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In Response to Re: Judge Orders Morning-After Pill Available for All Ages:
Posted by alferdpacker
Arbitrarily putting restrictions on Plan B accessibility is much like doing the same for other but over-the-counter methods. But what is not being discussed is that the pill costs $50 and it isn't like going to the pharmacy and buying aspirin, etc.
Additionally if one is against it being available, perhaps it's preferable to a young teenage girl carrying it to full term, hiding the pregnancy from her parents and 'disposing' of it in a dumpster after birth, etc like has been reported occasionally in the media.
Posted by TxGrandpa2
I guess, that my posts have been taken in the wrong context. I am not prohibiting these pills being on the market at all. I think that it is a good thing to have them.
I am grateful that they exist for any of my daughters if they are in need to use them.
That is not what I was saying, I was saying that as their mother I would like to be part of their decision. If my 14 year old daughter finds herself in need of these pills, I would like to know for the sole purpose to sit down with her and discuss as to why it happened, how to avoid it in the future, and provide her with my support. Is there is anything wrong with any of that?
Posted by rker321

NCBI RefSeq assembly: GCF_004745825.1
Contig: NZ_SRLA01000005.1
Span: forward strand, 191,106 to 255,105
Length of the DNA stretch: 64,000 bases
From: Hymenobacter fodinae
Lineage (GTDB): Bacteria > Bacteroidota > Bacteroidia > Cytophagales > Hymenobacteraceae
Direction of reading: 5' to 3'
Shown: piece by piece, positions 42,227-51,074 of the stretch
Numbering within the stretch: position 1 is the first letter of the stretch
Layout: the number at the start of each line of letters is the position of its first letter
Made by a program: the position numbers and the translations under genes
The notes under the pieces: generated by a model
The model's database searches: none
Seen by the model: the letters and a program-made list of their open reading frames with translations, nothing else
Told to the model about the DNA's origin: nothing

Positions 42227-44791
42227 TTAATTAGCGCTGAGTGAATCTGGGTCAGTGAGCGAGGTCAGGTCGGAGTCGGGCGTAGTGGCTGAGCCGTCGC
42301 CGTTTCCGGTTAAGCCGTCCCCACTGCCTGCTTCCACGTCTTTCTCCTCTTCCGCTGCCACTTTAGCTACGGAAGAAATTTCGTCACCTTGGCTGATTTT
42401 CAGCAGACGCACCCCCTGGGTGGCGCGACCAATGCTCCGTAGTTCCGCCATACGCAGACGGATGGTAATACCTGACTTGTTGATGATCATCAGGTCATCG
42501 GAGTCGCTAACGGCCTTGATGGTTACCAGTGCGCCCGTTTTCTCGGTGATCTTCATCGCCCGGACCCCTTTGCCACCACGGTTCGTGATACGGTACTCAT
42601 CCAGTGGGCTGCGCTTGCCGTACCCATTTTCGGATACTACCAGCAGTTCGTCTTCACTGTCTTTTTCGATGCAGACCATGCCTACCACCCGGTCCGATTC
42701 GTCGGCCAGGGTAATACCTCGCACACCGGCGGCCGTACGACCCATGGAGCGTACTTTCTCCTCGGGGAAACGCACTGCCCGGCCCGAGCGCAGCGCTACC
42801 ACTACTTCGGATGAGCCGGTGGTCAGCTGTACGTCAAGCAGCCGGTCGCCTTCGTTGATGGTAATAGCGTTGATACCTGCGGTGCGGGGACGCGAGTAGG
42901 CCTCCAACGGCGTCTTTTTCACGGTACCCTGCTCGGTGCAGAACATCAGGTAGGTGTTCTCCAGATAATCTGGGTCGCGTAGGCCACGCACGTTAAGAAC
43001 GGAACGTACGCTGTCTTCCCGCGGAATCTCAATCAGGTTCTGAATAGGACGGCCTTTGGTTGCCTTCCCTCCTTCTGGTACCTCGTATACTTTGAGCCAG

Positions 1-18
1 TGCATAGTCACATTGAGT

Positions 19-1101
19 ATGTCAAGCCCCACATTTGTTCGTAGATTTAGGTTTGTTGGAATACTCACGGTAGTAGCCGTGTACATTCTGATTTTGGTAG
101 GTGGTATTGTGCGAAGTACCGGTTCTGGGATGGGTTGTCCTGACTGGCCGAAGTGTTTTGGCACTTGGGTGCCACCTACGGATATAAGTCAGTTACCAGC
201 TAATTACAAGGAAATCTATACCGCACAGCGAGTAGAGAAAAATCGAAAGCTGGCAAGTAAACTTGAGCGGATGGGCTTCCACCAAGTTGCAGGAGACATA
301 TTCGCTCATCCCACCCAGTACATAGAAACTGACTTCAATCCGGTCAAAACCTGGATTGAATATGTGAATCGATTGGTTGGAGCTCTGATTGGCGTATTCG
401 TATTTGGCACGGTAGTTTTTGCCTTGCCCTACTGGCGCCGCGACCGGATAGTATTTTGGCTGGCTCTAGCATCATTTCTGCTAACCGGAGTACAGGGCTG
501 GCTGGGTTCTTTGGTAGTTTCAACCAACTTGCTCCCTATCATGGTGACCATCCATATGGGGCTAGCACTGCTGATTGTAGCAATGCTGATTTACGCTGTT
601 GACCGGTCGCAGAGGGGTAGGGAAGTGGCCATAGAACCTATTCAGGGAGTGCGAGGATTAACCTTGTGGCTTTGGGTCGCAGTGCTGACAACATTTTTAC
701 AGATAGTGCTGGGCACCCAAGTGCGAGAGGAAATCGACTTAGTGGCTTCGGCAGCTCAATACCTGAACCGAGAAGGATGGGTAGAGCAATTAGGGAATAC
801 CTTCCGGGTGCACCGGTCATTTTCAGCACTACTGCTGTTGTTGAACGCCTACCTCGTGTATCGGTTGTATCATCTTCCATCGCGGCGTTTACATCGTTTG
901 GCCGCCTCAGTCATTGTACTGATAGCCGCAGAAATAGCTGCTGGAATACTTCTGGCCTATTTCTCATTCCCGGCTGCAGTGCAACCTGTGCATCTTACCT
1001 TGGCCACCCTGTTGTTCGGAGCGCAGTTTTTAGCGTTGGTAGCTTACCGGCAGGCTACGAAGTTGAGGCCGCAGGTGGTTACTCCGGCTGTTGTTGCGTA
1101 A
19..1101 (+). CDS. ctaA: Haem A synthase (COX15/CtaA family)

The decision says that she can lawfully have access to it without parental permission or the need for a prescription.
Your desire to be part of the decision making process is fine and laudable, but according to the decision by the federal judge, the law says that a girl under the age of 18 does not have to jump through any hoops to get plan B.
I always told my kids to decide what they knew they had to do, and what they knew they could live with - and then tell us, and that regardless of whether we agreed or not, we would support them in their decision.
Our middle daughter (all five girls and four boys were adopted, we had one each from a previous marriage and one bio kid between us) told us about five years later that knowing she could make up her own mind and we would support her in it was a major part of her decision not to have a relationship with a guy that ended up in prison for four killings in a drug deal gone bad. He was one of those handsome charming "bad boys" that can be sooo attractive. We weren't disappointed that she stopped dating him, but were smart enough to keep our mouths shut.